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“Les” by Theodor Bastard

Brittle but essential to both the beat and lyrics it conveys – to such a degree that it feels like the entirety of the song’s strength rests on its faint continuity – there is no overstating the importance of the vocal harmony in “Les,” Theodor Bastard’s latest single. As anyone who has heard this acclaimed project’s music in the past is already aware, much of their material is designed as to center on the mind-bending sonic presence of a single element beside others of striking textural expressiveness. However, in this performance, they take the concept and flip it around, presenting us with a piece that challenges them to be experimental with an already outlandishly brilliant approach to musicality.

Official Website: https://theodorbastard.com/

Ethereal melodicism aside, the production style “Les” benefits from spares us no detail in the construction of everything from the harmony to the tonal luster of the bassline at the bottom of the mix. Never is there an instance in which we can’t tell where one instrument’s point of origin is over another, and I would even say that the vocals are made more tangible to us due to the lush backdrop in front of which they’re placed here.

The music video for “Les” defies a popular American take on surrealism, especially as it relates to the western indie pop movement of the 2020s, and instead pushes forward on the strength of abstract visuals over anything even remotely predictable or conservative in the ‘safe’ fashion. Theodor Bastard were determined to get the audience out of our comfort zone and surrounded by something that stresses the existential ideals of most postmodern art, and in deciding to be as artsy with the imagery as they are the foundations of the music I think they were able to make their most comprehensive statement of self so far.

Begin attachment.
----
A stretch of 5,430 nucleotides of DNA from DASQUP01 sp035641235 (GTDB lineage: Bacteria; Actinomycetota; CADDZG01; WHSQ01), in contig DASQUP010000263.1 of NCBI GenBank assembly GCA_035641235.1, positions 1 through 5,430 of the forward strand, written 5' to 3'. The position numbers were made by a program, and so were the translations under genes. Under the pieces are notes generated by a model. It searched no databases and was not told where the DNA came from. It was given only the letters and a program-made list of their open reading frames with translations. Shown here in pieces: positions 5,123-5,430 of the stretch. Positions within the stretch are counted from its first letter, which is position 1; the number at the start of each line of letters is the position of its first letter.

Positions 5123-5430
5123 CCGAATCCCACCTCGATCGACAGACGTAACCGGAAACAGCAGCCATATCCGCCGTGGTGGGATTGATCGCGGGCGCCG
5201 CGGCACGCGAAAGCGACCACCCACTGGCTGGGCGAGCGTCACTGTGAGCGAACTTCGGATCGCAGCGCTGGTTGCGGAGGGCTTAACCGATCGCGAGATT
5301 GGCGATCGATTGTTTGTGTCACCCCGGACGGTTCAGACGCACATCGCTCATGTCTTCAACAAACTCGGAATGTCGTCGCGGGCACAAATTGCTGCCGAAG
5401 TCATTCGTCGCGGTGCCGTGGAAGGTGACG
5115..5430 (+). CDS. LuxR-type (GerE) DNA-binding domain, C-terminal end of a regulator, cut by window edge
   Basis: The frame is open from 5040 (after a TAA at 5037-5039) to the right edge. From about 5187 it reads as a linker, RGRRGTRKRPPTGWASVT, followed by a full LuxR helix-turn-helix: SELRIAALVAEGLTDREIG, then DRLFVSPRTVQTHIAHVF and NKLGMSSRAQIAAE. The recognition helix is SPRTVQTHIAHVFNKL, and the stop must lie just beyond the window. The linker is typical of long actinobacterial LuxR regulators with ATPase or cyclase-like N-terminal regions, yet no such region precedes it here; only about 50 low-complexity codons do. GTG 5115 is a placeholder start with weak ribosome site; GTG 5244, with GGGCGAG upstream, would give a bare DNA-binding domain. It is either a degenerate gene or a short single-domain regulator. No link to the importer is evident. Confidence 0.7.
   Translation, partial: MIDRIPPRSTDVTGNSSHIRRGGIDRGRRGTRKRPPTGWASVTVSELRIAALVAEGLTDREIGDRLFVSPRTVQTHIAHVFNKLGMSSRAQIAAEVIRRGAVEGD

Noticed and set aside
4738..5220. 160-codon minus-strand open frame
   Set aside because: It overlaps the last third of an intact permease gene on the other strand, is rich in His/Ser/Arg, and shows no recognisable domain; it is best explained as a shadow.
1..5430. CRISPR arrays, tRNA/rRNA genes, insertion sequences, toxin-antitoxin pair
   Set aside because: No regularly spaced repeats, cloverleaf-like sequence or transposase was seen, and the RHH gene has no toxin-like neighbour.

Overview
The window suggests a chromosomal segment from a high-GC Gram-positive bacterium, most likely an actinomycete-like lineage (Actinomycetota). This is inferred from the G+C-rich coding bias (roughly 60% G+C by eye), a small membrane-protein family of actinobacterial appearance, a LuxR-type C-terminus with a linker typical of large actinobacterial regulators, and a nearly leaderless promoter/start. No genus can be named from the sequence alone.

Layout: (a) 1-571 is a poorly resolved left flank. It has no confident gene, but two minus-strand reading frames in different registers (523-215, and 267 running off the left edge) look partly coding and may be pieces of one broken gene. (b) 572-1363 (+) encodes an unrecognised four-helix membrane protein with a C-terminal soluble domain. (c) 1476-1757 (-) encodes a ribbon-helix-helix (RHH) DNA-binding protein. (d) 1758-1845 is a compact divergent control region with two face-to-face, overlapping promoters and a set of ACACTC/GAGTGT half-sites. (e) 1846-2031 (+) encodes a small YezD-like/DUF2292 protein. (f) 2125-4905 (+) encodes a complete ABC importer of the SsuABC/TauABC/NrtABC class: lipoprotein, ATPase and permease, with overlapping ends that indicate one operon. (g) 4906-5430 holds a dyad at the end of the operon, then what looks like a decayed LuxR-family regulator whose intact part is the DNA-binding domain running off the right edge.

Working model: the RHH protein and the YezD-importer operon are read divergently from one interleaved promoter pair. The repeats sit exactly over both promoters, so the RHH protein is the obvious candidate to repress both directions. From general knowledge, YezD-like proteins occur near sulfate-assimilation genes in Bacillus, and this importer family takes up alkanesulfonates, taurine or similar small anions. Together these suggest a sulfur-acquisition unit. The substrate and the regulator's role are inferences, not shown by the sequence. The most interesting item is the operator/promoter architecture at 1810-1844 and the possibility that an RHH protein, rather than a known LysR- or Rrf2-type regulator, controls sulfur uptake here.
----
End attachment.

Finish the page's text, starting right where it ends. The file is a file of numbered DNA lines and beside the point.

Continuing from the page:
As distant as it feels at different points in the song, the percussion is no less an essential part of the mix as any of the melodic instrumentation is; actually, I find its role to be one of even greater importance because of the limited voice it’s given in the grander scheme of things. It’s easy to get hung up on the cosmetics of a track, including those of a document as deliberately minimalistic and rebellious as Theodor Bastard’s “Les” is, but upon closer inspection details like this only add to the artistry’s collective appeal.

Apple Music: https://music.apple.com/us/album/volchya-yagoda/1537836164?i=1537836176&ign-gact=3&ls=1

For a magically melodic treat you won’t soon forget, Theodor Bastard are an act you can trust through and through this season. “Les” is a fine addition to their discography and a stirringly nonconformist take on a sound they’ve already perfected as a formula years prior to entering the studio for this most recent work. They’ve come a long way, but if the ambitious attitude that was responsible for breathing life into “Les” is something they’re going to retain through the rest of this decade, I think calling them one of the more exciting indie groups to watch in the 20s wouldn’t be over the top at all.

John McCall

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